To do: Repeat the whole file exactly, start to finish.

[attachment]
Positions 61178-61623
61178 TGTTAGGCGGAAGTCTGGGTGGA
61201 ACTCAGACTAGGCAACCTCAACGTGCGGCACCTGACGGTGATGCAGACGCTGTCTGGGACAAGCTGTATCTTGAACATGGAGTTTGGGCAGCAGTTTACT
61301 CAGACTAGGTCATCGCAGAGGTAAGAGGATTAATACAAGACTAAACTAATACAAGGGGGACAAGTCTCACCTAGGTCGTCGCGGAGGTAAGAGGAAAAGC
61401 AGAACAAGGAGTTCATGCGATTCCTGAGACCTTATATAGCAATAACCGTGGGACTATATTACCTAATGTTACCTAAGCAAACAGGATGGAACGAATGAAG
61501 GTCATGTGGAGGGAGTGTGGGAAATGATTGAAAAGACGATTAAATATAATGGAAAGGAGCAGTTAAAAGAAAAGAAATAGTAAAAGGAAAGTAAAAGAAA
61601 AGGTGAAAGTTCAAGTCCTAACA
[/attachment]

Positions 61178-61623
61178 TGTTAGGCGGAAGTCTGGGTGGA
61201 ACTCAGACTAGGCAACCTCAACGTGCGGCACCTGACGGTGATGCAGACGCTGTCTGGGACAAGCTGTATCTTGAACATGGAGTTTGGGCAGCAGTTTACT
61301 CAGACTAGGTCATCGCAGAGGTAAGAGGATTAATACAAGACTAAACTAATACAAGGGGGACAAGTCTCACCTAGGTCGTCGCGGAGGTAAGAGGAAAAGC
61401 AGAACAAGGAGTTCATGCGATTCCTGAGACCTTATATAGCAATAACCGTGGGACTATATTACCTAATGTTACCTAAGCAAACAGGATGGAACGAATGAAG
61501 GTCATGTGGAGGGAGTGTGGGAAATGATTGAAAAGACGATTAAATATAATGGAAAGGAGCAGTTAAAAGAAAAGAAATAGTAAAAGGAAAGTAAAAGAAA
61601 AGGTGAAAGTTCAAGTCCTAACA